Friday, August 3, 2012

Despite failure to "lauch" at Rio+20 --- UN opens up a 'help desk' to aid roll out of carbon offset projects (no longer pilots)

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The UN's climate change secretariat, the UNFCCC, has this week launched a help desk service designed to help developing countries accelerate the rollout of emission reduction programmes under its Clean Development Mechanisms (CDM) offsetting scheme.

The service is to be made available to so-called designated national authorities (DNAs) in under-represented regions and countries. African nations, the groups of least developed countries and small island developing states, and countries that had fewer than 10 CDM projects approved as of the end of 2010 will be eligible for the service.

The CDM offers those countries classified as developing under the Kyoto Protocol climate change agreement the opportunity to issue tradable carbon credits alongside projects that can demonstrate that they have led to reductions in greenhouse gas emissions.

The scheme has driven millions of dollars of investment into renewable energy, energy efficiency, and industrial gas emission reduction projects in developing countries. But some critics have argued that the cost and complexity associated with registering projects under the CDM has resulted in the scheme being dominated by large emerging economies such as China, while poorer developing nations have struggled to benefit from the offsetting mechanism.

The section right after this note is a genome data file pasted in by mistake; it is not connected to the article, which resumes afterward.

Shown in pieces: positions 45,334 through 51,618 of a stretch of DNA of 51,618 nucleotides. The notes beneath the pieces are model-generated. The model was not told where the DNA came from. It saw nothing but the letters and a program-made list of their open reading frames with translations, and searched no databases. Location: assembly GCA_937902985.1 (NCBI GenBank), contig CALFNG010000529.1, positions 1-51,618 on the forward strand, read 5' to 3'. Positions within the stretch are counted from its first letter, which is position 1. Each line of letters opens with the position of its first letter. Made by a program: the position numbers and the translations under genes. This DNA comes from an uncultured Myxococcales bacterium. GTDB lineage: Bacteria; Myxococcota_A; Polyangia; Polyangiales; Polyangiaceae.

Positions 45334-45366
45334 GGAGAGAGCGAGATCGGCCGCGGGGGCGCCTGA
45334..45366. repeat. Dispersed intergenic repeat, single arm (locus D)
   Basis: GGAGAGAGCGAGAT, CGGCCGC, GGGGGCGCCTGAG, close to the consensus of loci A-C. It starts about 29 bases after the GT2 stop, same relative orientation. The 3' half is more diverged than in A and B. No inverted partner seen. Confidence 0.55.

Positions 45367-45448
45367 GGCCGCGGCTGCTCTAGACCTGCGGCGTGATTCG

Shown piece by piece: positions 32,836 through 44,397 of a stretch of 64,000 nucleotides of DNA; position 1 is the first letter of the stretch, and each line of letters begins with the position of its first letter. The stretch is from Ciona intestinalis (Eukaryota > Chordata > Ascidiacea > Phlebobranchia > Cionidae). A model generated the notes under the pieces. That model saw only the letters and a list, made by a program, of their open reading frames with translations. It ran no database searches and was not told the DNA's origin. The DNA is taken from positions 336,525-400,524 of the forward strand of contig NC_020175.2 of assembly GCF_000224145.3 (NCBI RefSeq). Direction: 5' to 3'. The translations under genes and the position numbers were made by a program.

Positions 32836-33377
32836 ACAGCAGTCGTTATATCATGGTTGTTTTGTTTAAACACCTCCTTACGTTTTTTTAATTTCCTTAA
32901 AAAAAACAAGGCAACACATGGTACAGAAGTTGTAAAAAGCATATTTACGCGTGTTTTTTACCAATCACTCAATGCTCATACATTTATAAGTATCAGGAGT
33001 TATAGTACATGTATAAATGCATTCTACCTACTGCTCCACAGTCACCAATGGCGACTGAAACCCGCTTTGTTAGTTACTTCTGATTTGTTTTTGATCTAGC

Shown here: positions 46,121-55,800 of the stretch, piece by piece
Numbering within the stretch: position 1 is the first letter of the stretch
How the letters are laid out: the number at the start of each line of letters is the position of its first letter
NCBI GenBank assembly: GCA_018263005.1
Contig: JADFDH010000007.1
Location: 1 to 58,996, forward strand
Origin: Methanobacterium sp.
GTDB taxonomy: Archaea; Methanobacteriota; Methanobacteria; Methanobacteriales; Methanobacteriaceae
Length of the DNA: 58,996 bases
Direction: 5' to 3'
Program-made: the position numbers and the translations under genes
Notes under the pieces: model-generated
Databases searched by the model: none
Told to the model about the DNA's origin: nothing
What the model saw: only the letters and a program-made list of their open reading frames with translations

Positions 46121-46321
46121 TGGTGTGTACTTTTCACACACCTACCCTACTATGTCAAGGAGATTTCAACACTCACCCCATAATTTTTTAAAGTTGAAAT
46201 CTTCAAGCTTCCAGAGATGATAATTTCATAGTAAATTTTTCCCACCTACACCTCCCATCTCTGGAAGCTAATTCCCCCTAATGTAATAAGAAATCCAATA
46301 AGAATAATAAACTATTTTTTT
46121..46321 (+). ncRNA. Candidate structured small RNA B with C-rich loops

The launch of the new help desk follows a series of measures from the UNFCCC designed to streamline the processes governing the CDM and make it easier for governments to register projects.
The UN said that project developers could work with DNAs to submit a request for assistance that should make it easier for them to gain approval for emission reduction projects.

In particular, the help desk is expected to provide advice on how to develop standardised base lines that allow projects to calculate the level of emission reductions they will deliver and how to assess whether projects are delivering so-called "additionality", ensuring that the emission reductions they deliver would not be realised without the revenue generated from issuing offsets.

For example, the UNFCCC said that "DNAs could inquire about the requirements of specific procedures or standards that may be unclear or seek advice on how standardised baselines can help project development in their country".

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